Record rains brought a deluge of painted lady butterflies to California last winter. That’s the good news. The bad news is that the uncharacteristically wet weather didn’t have the same impact on the state’s dwindling monarch population.
According to the Xerces Society for Invertebrate Conservation, “California’s monarch butterfly numbers are at an all-time low, having declined more than 85 percent from 2017,” said Newsweek. “This sudden drop comes after years of steady decline: A massive 97 percent of monarch butterflies have already disappeared since the 1980s. Back then, 10 million monarchs wintered in California. This year, the Xerces Society counted just 28,429.”
Experts say we could be looking at extinction of the species within the next two decades, largely because of diminishing landscapes and pesticides—if nothing is done. And that’s where humans come in. If you’re already looking to do some planting in your garden this spring, consider milkweed.
“Monarch butterflies making their way back to North America from their winter habitat in Mexico follow a well-marked trail,” said Gardener’s Supply Company. “These striking orange-and-black butterflies are looking for one thing: milkweed (asclepias). And when you plant milkweed in your garden, it’s like rolling out a welcome mat for monarchs.”
There are plenty of plants that provide nectar for monarchs (and hummingbirds), such as:
But the key difference that makes milkweed so crucial to monarchs is that its leaves “are the only food monarch caterpillars eat,” said Gardener’s Supply Company. “Monarchs butterflies lay their eggs on milkweed plants so the tiny caterpillars will have access to food the moment they hatch. The milkweed plant provides all the nourishment the monarch needs to transform the Monarch caterpillar into the adult butterfly.”
You can find milkweed that thrive in nearly any climate and sun conditions. But it’s critical to choose the right type depending on your setting, and your goals.
“When planting milkweed in your garden, it’s important to choose a species of milkweed that’s native to your region whenever possible,” said Savvy Gardening. “Thankfully, there are several milkweed species that have a broad native range and are suitable for planting across much of North America.”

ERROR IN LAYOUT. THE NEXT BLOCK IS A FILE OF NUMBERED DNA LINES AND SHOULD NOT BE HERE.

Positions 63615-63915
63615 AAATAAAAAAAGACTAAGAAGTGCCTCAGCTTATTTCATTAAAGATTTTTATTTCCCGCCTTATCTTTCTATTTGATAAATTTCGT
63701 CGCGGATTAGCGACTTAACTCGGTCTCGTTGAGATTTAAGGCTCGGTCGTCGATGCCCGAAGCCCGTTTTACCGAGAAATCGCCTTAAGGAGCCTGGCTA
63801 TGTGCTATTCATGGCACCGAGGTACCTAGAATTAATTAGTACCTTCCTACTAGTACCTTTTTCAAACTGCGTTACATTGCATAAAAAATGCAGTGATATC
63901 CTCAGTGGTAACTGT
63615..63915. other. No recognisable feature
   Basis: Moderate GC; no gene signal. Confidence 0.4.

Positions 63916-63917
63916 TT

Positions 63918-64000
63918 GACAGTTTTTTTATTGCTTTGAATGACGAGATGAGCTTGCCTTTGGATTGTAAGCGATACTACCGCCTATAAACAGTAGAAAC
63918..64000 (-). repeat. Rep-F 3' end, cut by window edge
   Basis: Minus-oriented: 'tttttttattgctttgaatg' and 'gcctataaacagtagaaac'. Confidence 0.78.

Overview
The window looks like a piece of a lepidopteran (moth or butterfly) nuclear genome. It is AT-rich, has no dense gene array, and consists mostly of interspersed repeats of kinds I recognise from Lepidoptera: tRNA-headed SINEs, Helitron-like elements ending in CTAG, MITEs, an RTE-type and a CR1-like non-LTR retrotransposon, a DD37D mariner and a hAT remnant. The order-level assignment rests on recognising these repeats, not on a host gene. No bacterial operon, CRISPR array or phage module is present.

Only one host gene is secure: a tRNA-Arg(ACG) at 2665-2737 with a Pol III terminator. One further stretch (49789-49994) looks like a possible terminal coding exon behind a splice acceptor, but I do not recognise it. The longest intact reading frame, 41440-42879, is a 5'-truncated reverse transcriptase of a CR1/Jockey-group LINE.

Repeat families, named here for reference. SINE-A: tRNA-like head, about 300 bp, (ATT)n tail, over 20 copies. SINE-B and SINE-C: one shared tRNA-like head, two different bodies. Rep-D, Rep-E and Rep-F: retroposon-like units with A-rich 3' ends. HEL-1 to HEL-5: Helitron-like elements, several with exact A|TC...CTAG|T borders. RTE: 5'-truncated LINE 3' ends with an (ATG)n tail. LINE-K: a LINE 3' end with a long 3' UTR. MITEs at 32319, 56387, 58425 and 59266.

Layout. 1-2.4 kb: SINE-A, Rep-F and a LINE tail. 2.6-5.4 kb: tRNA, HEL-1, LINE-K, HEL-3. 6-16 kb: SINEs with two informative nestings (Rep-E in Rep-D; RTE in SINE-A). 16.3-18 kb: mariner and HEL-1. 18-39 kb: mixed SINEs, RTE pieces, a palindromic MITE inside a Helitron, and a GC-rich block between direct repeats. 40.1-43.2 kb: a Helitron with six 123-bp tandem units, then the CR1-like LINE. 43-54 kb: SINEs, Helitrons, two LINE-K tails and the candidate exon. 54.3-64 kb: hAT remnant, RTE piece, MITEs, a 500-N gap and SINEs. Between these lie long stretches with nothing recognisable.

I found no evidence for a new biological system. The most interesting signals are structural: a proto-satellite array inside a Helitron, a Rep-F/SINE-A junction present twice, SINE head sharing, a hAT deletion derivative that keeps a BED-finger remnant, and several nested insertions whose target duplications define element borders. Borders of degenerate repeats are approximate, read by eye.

Savvy Gardening has a good overview of preferred species of milkweed for different settings, including:
• Swamp Milkweed—It grows in saturated soils, but also “grows just fine in well-drained garden soil. It’s clump forming, so unlike some other milkweed species, it doesn’t take over the garden with spreading roots.”
• Common Milkweed—What used to be everywhere is less common today as a result of pesticides. “The large, round globes of common milkweed flowers are a favorite of many pollinators. But, this plant comes with a warning: It is an extremely aggressive spreader, forming large colonies that spread not just by seed, but also by underground roots called rhizomes. You’ll want to give common milkweed plenty of room.”
• Purple Milkweed—This can be harder to find, and also attracts bees.
• Butterfly Weed—Unique for its orange flowers, “Butterfly weed doesn’t like to be transplanted, so starting from seed may prove more fruitful, though it can take years for a plant to go from seed to flower.”
• Showy Milkweed—So named because “the flower clusters of showy milkweed look like groups of pointed stars” and has “spiky, pinky-purple blooms.”
• Whorled Milkweed—This species of milkweed “has a soft, feathery appearance, and since it tops out at about 3 feet in height, it makes a great addition to a perennial border. The flowers of this species are a soft white with just a hint of pink at their centers.”